To her credit, the clerk arranged one small bit of mercy for me. I got to bust in line at the post office to buy the money orders. I gladly did it, but I had to think: Would James Bond do it this way?

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Cashfinger, or money isn’t forever


Last year, I gave my wife, Karen, a cruise for her birthday. Which means I also gave myself one. We’re going later this year, which means we had some time to get stuff together. Like luggage. And cruise clothes. And pick up a passport. That’s right, I don’t have a passport, even though I’ve always kind of wanted one.

I’ll explain. I was a child of the 1960s, growing up in the heyday of James Bond movies. The real James Bond movies, the ones starring Sean Connery. I loved when one would come on television, and Thunderball was one of the first movies I saw in the theater in downtown South Boston, Va. It had one of those drink dispensers where the cup drops down, the ice is added and then the syrup and water are shot in. When all goes well, that is. Which was almost never. The theater also had a balcony. I never knew what it was like though; whites weren’t allowed in it. (Which is my way of saying blacks couldn’t sit downstairs.)

Anyway, I talked a lot about the movie, and that Christmas, I got the best present that I would ever get getting growing up — a James Bond attaché case. It had a combination lock that you could booby trap to shoot at anyone who didn’t know the combination. It had a hidden rubber knife. It had a pistol inside that converted to a rifle. And, it had a passport, filed with money, business cards, etc. I loved that attaché case and played spy with it forever. So I’ve long wanted a passport, to take me back to those days. A couple of weeks ago, I started the process. There was an online form to fill out, I’d need my driver’s license, Social Security card and my birth certificate. Birth certificate? I’ve never even seen my birth certificate. So I ordered one from the Commonwealth of Virginia; wonder of wonders, it was an easy and fast process. I had it a few days later.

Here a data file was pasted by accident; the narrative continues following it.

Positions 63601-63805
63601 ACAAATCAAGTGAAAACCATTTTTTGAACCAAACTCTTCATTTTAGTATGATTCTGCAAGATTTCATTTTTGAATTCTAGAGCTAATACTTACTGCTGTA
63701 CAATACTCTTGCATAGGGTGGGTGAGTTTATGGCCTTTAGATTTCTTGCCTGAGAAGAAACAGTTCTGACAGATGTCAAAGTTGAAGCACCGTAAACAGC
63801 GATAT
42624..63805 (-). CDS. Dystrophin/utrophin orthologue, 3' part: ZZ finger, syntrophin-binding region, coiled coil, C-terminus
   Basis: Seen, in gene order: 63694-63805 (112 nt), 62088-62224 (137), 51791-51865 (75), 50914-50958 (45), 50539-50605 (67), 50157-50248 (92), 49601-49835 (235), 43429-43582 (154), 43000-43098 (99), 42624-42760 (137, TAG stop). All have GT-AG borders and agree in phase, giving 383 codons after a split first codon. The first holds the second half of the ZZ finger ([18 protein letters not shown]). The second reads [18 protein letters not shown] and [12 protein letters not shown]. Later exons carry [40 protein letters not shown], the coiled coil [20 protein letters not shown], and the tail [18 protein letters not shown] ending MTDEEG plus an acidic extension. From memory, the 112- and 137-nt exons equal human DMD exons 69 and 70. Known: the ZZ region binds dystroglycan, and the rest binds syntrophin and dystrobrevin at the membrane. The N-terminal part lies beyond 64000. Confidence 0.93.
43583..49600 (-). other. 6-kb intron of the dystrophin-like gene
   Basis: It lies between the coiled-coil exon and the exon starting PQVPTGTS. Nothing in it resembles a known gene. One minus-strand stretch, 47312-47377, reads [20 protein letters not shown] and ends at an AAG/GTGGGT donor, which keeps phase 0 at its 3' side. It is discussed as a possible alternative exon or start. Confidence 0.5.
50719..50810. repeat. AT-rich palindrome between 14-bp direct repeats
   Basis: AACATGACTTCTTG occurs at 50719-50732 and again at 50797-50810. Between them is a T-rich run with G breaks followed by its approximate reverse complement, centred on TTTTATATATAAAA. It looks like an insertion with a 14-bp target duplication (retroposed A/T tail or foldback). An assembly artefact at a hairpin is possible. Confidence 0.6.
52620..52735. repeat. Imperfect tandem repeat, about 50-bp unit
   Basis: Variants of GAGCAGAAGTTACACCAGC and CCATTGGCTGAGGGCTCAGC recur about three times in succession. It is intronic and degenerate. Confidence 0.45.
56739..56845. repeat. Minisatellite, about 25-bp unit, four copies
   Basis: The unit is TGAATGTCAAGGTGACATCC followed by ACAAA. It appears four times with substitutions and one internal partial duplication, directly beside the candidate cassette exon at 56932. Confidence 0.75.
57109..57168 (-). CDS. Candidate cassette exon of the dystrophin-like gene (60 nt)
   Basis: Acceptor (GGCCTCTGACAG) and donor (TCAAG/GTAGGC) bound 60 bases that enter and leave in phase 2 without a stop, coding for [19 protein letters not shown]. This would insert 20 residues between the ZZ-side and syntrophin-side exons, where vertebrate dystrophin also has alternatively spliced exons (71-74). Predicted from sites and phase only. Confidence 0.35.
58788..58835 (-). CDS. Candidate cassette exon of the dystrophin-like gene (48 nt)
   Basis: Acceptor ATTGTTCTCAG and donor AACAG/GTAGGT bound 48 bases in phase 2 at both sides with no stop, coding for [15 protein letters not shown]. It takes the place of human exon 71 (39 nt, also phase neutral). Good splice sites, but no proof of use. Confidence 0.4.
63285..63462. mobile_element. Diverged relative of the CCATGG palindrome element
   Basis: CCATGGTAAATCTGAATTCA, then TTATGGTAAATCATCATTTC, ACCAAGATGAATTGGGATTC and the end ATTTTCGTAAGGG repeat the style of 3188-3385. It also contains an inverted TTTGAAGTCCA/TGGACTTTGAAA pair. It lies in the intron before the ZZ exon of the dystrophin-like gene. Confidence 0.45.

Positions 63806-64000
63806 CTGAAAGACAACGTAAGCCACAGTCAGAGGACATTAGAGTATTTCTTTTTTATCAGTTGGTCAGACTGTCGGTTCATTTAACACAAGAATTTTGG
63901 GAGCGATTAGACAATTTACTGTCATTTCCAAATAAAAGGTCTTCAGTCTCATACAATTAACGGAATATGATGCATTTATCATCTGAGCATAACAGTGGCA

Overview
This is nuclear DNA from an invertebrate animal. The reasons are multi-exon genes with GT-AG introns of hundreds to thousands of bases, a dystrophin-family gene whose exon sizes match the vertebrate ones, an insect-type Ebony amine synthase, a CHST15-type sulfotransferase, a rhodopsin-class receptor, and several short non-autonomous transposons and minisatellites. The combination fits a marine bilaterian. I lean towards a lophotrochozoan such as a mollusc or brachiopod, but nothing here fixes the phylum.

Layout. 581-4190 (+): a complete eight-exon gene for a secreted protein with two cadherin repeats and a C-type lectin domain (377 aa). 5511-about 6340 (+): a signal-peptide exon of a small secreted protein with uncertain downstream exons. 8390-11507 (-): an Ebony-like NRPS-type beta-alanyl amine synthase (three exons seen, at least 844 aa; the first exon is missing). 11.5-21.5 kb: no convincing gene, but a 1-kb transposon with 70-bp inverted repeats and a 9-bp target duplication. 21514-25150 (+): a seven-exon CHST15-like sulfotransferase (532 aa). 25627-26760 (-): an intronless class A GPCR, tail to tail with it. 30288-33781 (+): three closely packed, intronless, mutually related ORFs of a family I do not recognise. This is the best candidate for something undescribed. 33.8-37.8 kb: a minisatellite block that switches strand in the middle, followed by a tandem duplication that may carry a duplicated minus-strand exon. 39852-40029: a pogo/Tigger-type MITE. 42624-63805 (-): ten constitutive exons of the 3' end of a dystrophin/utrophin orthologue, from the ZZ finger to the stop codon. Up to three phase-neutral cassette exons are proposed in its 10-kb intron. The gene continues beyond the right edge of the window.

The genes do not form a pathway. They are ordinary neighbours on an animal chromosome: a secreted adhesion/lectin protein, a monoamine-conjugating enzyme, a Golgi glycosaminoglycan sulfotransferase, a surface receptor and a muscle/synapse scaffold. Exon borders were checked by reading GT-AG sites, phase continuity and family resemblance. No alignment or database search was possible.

We’d heard horror stories about waiting in line for passports, something akin to waiting at the DMV, so I contacted the Mint Hill post office, where you could make an appointment. I arranged for time off for work, filled out and printed the online form and was ready to go. Or so I thought. Karen had investigated and figured out how much it cost: A total of $150, $40 for the photo and application fee, $110 for the actual passport. We knew we were dealing with the government here, so we figured I’d take cash. What could go wrong? Except we were dealing with the government. Turns out, the clerk at the Mint Hill Post Office says, I could use a credit card, check or money order to pay for the passport – but not cash. I made her repeat it, twice. I didn’t want to use a credit card and Karen had the check book. Which meant I had to spend money to pay the government money. It was only $2.30 for the two money orders, but I really felt cheated.

To her credit, the clerk arranged one small bit of mercy for me. I got to bust in line at the post office to buy the money orders. I gladly did it, but I had to think: Would James Bond do it this way?

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I Got an Earful at Work This Week


Like the title says, I got an earful at work this week, courtesy of my boss. No, I didn’t get yelled at. Not that I haven’t been yelled at before at other jobs. Sometimes I even deserved it. But I’ve never been yelled at one day, then told the next to blow it out my ear.

Which really happened.

Here’s the story (and, as is usual with me and my posts, the back story):

First the back story. A few weeks ago, I started getting dizzy once in awhile. It would only last a second or so and I’d be back to normal or what passes for normal for me. Until one particular morning. I’d gotten up early, as is my habit, and messed around a little on the computer before going back upstairs later to see Karen. (I’d like to say I took her breakfast in bed, but alas, that wouldn’t be true.)